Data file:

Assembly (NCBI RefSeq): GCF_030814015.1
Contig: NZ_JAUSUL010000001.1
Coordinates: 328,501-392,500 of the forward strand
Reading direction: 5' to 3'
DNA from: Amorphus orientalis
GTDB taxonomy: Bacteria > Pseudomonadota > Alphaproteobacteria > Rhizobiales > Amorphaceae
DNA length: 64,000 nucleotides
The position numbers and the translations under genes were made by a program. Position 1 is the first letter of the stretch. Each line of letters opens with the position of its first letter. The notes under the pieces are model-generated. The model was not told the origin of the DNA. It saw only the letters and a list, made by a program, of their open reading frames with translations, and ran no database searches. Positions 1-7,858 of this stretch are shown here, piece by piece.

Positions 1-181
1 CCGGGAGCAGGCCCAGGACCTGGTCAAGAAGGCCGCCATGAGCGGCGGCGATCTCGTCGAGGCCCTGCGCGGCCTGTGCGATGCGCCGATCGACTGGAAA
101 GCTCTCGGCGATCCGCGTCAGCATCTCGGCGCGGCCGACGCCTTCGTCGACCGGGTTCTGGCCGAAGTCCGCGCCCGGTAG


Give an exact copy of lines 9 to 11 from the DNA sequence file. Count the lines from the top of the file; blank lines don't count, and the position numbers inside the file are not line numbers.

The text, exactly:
Positions 1-181
1 CCGGGAGCAGGCCCAGGACCTGGTCAAGAAGGCCGCCATGAGCGGCGGCGATCTCGTCGAGGCCCTGCGCGGCCTGTGCGATGCGCCGATCGACTGGAAA
101 GCTCTCGGCGATCCGCGTCAGCATCTCGGCGCGGCCGACGCCTTCGTCGACCGGGTTCTGGCCGAAGTCCGCGCCCGGTAG